• California
  • California
  • California
  • California
  • California
Home Breadcrumb | Stories | High Place West

High Place West

About

In the Pico neighborhood of Santa Monica, where the cost of living continues to rise, High Place West brings low- and moderate-income families closer to public transportation, schools and jobs. Part of a larger project from the developer Community Corporation of Santa Monica that will include High Place East, the development will help ensure the economic diversity of the neighborhood while featuring a contemporary design that includes a central courtyard with a large playground area. A park and elementary school are just steps away.

Affordability

32 two-bedroom and 15 three-bedroom apartments for households earning 35 percent to 60 percent of area median income

Green

Solar panels, LED lighting, drought-tolerant landscaping and low-flow plumbing fixtures

Access to Transit

The apartments are located within walking distance of Santa Monica's bus service, the "Big Blue Bus." High Place West is also just one-half mile from the future Expo Light Rail station to be completed in 2016.

California

A courtyard with a playground and a school in walking distance are among many features that make High Place West perfect for families with children.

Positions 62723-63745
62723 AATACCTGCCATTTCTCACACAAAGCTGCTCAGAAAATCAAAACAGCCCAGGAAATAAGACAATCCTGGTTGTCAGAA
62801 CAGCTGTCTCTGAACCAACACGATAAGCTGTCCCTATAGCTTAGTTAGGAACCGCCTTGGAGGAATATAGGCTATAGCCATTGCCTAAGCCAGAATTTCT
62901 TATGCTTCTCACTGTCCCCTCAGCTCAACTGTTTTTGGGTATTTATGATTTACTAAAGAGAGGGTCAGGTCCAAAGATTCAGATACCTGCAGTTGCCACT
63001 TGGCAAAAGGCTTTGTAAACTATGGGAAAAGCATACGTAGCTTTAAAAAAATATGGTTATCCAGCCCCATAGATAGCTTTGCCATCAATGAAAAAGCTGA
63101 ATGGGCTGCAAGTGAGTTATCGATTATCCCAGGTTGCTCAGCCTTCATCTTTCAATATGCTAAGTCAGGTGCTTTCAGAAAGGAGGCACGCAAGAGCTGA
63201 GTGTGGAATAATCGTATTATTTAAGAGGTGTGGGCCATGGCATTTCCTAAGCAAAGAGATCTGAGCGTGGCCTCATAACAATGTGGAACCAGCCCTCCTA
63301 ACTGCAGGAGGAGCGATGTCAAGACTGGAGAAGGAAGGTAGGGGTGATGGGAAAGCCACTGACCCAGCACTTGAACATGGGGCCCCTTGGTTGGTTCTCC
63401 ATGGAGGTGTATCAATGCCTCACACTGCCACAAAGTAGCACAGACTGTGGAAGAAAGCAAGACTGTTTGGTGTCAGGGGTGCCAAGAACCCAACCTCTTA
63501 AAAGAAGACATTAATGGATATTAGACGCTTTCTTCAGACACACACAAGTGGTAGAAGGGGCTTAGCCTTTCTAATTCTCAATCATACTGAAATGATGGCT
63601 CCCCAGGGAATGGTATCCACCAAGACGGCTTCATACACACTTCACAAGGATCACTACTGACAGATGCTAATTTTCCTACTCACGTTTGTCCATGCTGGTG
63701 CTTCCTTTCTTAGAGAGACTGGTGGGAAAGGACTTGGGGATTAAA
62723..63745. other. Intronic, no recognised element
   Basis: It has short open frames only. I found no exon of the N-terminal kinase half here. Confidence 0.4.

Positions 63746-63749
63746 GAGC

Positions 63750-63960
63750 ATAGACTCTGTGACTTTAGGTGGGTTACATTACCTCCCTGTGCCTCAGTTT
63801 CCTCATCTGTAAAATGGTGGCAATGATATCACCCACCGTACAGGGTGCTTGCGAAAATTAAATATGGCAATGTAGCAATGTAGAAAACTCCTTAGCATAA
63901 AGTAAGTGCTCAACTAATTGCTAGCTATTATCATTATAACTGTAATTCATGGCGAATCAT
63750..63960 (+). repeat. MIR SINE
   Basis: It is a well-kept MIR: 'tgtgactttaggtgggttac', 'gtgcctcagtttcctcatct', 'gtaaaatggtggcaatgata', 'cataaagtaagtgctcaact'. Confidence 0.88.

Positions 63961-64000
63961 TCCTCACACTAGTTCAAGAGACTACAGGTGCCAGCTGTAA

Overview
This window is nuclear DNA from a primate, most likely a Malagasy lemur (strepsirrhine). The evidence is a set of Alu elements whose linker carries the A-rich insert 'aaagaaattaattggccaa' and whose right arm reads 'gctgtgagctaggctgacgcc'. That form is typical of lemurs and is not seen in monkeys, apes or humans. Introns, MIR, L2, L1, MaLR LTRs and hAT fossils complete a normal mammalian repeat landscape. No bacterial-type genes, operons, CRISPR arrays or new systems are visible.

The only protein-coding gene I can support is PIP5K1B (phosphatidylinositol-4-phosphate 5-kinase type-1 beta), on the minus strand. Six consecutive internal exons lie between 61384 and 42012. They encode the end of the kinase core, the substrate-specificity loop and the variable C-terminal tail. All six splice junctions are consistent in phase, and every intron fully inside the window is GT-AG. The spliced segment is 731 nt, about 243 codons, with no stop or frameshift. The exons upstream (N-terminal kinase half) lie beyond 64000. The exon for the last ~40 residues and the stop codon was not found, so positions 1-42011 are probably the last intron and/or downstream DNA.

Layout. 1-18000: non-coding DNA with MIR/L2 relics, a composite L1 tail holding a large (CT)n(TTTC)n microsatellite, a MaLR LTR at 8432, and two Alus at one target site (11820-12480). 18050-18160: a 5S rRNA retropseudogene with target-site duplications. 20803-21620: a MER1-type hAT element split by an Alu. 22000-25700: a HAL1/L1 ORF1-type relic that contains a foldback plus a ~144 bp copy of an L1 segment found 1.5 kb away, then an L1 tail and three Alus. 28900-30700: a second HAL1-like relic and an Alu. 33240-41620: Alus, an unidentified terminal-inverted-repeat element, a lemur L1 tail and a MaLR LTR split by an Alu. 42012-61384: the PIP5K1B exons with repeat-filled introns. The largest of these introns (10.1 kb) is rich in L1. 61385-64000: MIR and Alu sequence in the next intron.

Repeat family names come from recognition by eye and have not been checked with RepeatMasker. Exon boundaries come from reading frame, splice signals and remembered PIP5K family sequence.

California

High Place West brings affordable rental homes to Santa Monica, Calif., where high property values make it difficult for many families to rent homes.

Enterprise's role

Recognizing the lack of affordable housing and transit options in the Santa Monica area, Enterprise invested $8.3 million in Low-Income Housing Tax Credit equity, with JPMorgan Capital Corporation as the equity investor.

Partners

California Community Reinvestment Corporation; California Debt Limit Allocation Committee; California Department of Housing & Community Development Multifamily Housing Program; California Tax Credit Allocation Committee; Citi; City of Santa Monica; Community Corporation of Santa Monica; JPMorgan Capital Corporation

Global Journey to a Happy Home

Bouncing up and down, kids chase each other across the living room as their parents, Tesfaye and Martha, look on. With five children — Ebenezer, 11; Kenaan, 9; and 2-year-old triplets Tselot, Illita and Imnet — life in the Bayu household can be loud and chaotic, but it's also bursting with joy.

The happiness of their home at High Place West in Santa Monica, Calif., is literally a world apart from Tesfaye and Martha's native country of Ethiopia. "It was hard to live there," says Tesfaye.

"You really don't have freedom. Even though Ethiopia is where I'm from, I feel like this is my country."

Upon moving to the United States, Tesfaye secured a job as an in-home caregiver. That experience helped him become a nursing assistant at Cedars-Sinai Hospital. "It was really challenging at first," he says of the transition to caring for dozens of patients per day, "but I kept looking to the future."